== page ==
Pultrusion is a continuous, semi automated process for manufacturing composite materials. Continuous fibers or fabrics made of glass or carbon fibers are impregnated with a resin in the impregnation bath. The material is then drawn through a heated die, by a pulling system located near the end of the pultruder. The composite is then cut into lengths with a cut-off saw.
Pultruded composites are ideal for infrastructure applications, as the composites are produced with a constant cross section. This makes them directly comparable with metal products, as composite channels and I-beams, as well as other standard sections. Structures made from composites can be light, strong and have no corrosion problems.
Pultruded composites offer a real alternative to traditional materials such as steel, aluminum, plastics and wood.
High strength to weight ratio
Excellent electrical insulation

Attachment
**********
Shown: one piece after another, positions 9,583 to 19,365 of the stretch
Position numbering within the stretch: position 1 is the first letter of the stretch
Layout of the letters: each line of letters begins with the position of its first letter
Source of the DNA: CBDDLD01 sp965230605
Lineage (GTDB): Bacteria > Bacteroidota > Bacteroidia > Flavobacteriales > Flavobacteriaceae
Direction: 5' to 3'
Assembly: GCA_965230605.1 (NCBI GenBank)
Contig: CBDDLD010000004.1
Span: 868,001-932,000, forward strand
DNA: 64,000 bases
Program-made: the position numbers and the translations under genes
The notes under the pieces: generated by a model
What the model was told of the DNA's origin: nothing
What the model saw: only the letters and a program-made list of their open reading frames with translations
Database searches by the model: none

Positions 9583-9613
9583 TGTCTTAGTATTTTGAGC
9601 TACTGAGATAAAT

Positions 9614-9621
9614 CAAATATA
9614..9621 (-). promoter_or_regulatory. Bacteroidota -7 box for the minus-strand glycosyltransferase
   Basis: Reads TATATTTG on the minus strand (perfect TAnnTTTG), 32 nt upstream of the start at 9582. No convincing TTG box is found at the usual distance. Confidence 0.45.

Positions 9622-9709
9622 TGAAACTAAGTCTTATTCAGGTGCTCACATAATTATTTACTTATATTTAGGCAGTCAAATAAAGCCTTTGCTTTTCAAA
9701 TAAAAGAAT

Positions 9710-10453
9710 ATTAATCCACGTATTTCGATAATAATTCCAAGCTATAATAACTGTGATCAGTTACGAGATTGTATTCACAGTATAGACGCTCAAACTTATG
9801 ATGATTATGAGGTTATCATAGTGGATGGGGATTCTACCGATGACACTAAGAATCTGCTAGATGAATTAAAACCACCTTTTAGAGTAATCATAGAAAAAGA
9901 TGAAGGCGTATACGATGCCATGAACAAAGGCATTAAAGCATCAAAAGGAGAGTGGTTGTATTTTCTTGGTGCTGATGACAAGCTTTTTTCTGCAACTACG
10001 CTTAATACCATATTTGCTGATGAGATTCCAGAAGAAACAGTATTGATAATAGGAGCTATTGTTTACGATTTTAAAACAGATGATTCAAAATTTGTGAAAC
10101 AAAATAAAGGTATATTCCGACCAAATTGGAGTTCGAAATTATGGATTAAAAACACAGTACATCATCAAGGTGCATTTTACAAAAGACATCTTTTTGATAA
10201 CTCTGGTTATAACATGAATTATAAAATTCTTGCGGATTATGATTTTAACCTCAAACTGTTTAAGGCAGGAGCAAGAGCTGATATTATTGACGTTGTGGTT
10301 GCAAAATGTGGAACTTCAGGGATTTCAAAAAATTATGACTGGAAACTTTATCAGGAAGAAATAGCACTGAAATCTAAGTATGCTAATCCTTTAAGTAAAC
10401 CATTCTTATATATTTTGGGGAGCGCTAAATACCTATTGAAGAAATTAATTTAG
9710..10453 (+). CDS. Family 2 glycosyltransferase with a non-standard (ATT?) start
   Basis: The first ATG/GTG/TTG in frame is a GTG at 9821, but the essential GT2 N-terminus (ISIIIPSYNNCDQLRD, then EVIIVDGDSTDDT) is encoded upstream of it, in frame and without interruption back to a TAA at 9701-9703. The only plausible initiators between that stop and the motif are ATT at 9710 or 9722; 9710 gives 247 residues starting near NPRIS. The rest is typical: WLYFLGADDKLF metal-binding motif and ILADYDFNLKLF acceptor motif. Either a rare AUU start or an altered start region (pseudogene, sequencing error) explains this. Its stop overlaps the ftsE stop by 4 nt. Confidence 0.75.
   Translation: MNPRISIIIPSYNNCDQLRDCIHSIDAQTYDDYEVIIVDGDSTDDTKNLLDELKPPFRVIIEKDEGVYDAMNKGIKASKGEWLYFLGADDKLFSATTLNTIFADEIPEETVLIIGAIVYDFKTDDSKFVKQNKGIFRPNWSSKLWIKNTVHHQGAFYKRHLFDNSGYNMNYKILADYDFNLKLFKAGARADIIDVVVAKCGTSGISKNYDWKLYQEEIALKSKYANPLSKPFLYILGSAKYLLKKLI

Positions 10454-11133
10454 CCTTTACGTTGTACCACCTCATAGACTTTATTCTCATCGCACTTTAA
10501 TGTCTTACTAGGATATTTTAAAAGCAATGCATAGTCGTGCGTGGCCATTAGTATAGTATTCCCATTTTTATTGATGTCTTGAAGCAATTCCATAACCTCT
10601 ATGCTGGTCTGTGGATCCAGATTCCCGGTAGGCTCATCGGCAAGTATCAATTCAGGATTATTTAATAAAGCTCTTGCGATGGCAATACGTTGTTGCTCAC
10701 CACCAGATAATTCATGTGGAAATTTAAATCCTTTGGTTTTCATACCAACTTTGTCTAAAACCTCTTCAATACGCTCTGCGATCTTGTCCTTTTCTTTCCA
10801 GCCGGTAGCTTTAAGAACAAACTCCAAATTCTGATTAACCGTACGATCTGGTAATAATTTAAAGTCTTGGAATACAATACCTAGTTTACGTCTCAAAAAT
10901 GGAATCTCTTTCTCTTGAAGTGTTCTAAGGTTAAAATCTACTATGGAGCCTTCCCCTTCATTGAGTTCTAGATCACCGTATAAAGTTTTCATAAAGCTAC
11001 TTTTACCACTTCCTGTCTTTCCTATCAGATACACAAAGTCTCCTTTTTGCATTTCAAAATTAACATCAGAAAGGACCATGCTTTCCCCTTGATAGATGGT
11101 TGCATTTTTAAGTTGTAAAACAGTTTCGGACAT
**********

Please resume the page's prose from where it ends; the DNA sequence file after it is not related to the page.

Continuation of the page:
Will not warp / dent
Very good creep / fatigue performance
Can be produced with natural or pigmented finish
Very high strength
Very low weight
Excellent creep / fatigue performance
Excellent dimensional stability
Highly resistant to chemical / atmospheric conditions
Made to measure pultrusions
Many customers have found that pultrusion represents the most cost-effective method of producing complex forms where production runs are complicated.
Pultrusion offers many differing possibilities in terms of resin, reinforcement and color such that customers can 'mix and match' to suit their requirements. Aramid or carbon fibers can be used instead of glass fiber and resin systems can be modified to improve flame retardancy or include self-extinguishing properties..
The use of custom built dies makes it feasible to produce extremely complex profiles which emerge ready for use, thereby eliminating any extra machining costs.
Advantages of composite tubes
wide range, 5-250mm diameter
various wall thicknesses
good surface quality
resistance to chemicals
insulates electricity and heat
wide range of colors
profiles for the furniture industry
various lightweight structures, e.g. lightweight shelters
profiles for machine engineering, e.g. manufacture of weaving looms
electrical insulation tubes for the process industry